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Buy Organigram on the dip, Raymond James says


OrganigramCanadian cannabis LP Organigram (Organigram Stock Quote, Chart, News, Analysts, Financials TSX:OGI) dropped sharply in trading as the market reacted to its latest earnings report. But the bottom has been reached, according to Rahul Sarugaser, analyst for Raymond James, who in a quarterly review on Tuesday raised his rating from “Market Perform 3” to “Outperform 2.”

Moncton, New Brunswick’s Organigram released its fiscal first quarter 2021 financials (ended November 30) on Tuesday, showing net revenue of $19.3 million, a 23-per-cent year-over-year drop. Adjusted EBITDA was a loss of $6.4 million compared to a gain of $5.7 million a year earlier.

Organigram’s share price had been on a long decline since mid-2019 but popped last week from $1.80 to $2.20 last week. The stock lost half of those gains on Tuesday, closing at $2.10.

On OGI’s progress in the still-early days of Canada’s cannabis trade, CEO Greg Engel pointed to double-digit sales growth in the rec market over the fiscal Q1, whereadult-use gross and net revenue grew by 42 per cent and 30 per cent, respectively, on a year-over-year basis and by 14 per cent and 11 per cent, respectively, on a sequential basis. Engel said it shows the success of Organigram’s new product launches.

“Now we look forward to our new higher margin Edison dried flower offerings contributing substantially to overall revenue with even more new products to come in the next few quarters,” Engel wrote in a press release. “We believe our product portfolio revitalization combined with additional resources to ramp up production and achieve greater economies of scale as well as our relentless focus on increased automation and cost efficiency opportunities position us well to generate further top-line growth and significantly improve gross margins.”

In his review, Sarugaser noted that OGI’s share of the Canadian adult-use cannabis market has been drifting downward over the last several years, from about 8.5 per cent on average in fiscal 2019 to 5.6 per cent in fiscal 2020 to about 4.2 per cent for this fiscal Q1 2021. But the decline this quarter was less than expected, according to Sarugaser, who had estimated OGI’s market share for the Q1 at 3.4 per cent. The company’s adult-use sales at $16.8 million were better than the analyst’s forecast of $13.5 million.

Sarugaser said the $16.8 million represented a material bump from the $15-million plateau Organigram had settled into over the last three quarters.

“We read this uptick in demand for OGI-branded products as a positive: an early success yielded from its long-running SKU revitalization exercise and a testament to the company’s growing brand equity in Canada. (Wholesale sales can be a nice kicker—largely absent this quarter—but adult-use product sales gives us a truer view of consumer demand for OGI’s products and brands),” Sarugaser wrote.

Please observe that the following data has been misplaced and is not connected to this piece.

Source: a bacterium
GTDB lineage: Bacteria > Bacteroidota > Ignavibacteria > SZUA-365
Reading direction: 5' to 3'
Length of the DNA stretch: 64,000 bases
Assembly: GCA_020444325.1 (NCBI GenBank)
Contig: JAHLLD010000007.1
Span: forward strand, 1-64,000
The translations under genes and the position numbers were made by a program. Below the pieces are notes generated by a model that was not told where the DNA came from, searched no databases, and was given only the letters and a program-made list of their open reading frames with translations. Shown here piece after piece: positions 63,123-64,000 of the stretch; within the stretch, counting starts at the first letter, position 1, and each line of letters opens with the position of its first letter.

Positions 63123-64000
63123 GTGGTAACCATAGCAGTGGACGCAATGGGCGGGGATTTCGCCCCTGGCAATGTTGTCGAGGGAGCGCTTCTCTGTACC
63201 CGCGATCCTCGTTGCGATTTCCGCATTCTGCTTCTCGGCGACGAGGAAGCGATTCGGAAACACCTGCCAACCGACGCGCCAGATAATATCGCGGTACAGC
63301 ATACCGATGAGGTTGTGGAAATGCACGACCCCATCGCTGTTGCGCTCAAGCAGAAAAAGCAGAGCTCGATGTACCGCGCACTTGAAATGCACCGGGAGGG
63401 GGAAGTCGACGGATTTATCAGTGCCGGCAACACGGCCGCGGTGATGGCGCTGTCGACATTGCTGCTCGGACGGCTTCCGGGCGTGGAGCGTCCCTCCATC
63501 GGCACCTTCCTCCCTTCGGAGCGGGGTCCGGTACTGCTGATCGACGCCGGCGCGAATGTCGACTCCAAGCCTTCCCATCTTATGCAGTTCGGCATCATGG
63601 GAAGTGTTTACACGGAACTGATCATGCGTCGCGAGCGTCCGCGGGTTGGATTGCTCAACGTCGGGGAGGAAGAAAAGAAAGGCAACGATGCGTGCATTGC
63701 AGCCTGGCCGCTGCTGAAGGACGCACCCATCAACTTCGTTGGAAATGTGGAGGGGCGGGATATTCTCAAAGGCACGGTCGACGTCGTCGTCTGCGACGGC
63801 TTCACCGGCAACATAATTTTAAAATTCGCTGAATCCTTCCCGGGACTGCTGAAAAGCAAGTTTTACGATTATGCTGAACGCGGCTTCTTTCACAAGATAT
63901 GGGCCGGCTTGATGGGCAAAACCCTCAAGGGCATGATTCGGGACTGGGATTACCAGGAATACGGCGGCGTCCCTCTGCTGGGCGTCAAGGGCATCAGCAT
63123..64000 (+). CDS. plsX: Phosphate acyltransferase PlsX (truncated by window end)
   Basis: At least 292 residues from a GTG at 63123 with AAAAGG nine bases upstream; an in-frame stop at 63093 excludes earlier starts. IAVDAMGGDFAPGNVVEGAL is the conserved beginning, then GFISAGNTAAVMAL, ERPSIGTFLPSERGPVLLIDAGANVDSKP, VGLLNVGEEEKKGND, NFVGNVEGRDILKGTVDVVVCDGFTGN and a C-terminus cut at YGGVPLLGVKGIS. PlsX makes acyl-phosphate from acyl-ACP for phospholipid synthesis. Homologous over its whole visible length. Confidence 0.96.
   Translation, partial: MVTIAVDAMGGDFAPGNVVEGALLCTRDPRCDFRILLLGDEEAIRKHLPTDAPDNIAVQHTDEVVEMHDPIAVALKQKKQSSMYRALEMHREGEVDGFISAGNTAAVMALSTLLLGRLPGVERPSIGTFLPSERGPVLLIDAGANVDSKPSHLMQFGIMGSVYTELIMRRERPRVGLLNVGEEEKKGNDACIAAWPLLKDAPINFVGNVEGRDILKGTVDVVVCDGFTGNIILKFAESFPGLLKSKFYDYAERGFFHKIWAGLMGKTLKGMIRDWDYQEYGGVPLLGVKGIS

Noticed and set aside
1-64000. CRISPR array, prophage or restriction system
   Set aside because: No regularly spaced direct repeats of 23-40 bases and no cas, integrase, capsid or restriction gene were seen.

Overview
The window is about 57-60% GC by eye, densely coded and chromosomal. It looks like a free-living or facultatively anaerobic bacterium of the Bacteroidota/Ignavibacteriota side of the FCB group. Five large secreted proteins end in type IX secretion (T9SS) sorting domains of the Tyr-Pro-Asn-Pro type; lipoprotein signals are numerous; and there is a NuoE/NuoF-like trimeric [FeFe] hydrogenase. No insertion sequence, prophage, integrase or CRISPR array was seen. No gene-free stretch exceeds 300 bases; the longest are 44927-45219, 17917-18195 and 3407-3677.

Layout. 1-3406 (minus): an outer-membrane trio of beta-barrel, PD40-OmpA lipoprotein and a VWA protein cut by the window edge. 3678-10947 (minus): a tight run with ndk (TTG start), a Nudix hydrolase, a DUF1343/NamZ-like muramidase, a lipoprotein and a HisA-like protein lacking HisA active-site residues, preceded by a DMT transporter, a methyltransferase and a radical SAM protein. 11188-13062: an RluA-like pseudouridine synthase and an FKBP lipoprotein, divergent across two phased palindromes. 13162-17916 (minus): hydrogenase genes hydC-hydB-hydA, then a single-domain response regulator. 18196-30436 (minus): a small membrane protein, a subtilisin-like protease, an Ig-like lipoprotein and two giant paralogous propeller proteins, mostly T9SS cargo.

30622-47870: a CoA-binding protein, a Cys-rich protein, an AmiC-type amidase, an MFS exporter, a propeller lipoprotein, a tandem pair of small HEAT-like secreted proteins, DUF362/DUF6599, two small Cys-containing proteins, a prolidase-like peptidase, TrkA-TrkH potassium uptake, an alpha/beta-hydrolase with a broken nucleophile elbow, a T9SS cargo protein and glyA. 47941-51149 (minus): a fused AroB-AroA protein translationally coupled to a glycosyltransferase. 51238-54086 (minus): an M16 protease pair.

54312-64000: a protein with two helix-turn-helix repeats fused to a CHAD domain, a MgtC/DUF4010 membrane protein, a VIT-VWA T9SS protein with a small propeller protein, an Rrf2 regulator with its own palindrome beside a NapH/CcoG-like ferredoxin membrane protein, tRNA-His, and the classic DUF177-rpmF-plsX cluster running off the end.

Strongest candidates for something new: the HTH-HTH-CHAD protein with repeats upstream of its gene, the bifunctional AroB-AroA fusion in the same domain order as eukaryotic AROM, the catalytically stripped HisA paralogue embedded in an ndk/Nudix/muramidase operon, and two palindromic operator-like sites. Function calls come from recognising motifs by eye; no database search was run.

“And, crucially, OGI revealed that it had left opportunity on the table this quarter; OGI was unable to fulfill $4-5 million of provincial purchase orders due to capacity and staffing constraints during 1Q21 alone. While we view stock-outs like this as a near-term negative, we believe these are relatively simple problems for OGI to solve in order to drive its market share higher: increase capacity (currently operating at 40 per cent), staff up (planning to hire ~100 employees by 3Q21, 30 focused solely on fulfillment). No more stock-outs. Much-reduced unabsorbed overhead,” Sarugaser said.

Overall, Organigram’s Q1 revenue of $19.3 million was a beat of Sarugaser’s $17.8-million estimate (consensus was $20.2 million) while the adjusted EBITDA loss of $6.4 million was significantly below Sarugaser’s call for negative $0.9 million (consensus was negative $1.8 million).

Sarugaser said investors should take note of OGI’s appointment of Marni Wieshofer to its board, representing the company’s first US-domiciled director whose primary expertise in international M&A and brand-building. Sarugaser said selecting Wieshofer “indicates to us that OGI’s attitudes toward the future of its business are becoming increasingly ambitious and outward-looking” and “is the first significant, public indication OGI has made to suggest that the US cannabis sector is squarely in its crosshairs.” That’s encouraging, says Sarugaser, given that recent shifts in the US Congress composition may be more supportive of cannabis reform.

“We believe demand for OGI’s well-curated suite of products is strengthening, and we believe OGI’s market share bottom is in. For these reasons alone, we see today’s stock weakness as an excellent opportunity to build positions,” Sarugaser wrote.

With his new “Outperform” rating, Sarugaser has maintained his $3.00 target price, which at press time represented a projected 12-month return of 31.6 per cent.

Sarugaser has updated his estimates and is now calling for fiscal 2021 (year end August 31) revenue of $95 million (previously $81 million) and EBITDA of negative $23 million (previously positive $2 million). For fiscal 2022, he is expecting revenue of $132 million (previously $108 million) and EBITDA of $7 million (previously $15 million).

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About The Author /

Jayson is a writer, researcher and educator with a PhD in political philosophy from the University of Ottawa. His interests range from bioethics and innovations in the health sciences to governance, social justice and the history of ideas.
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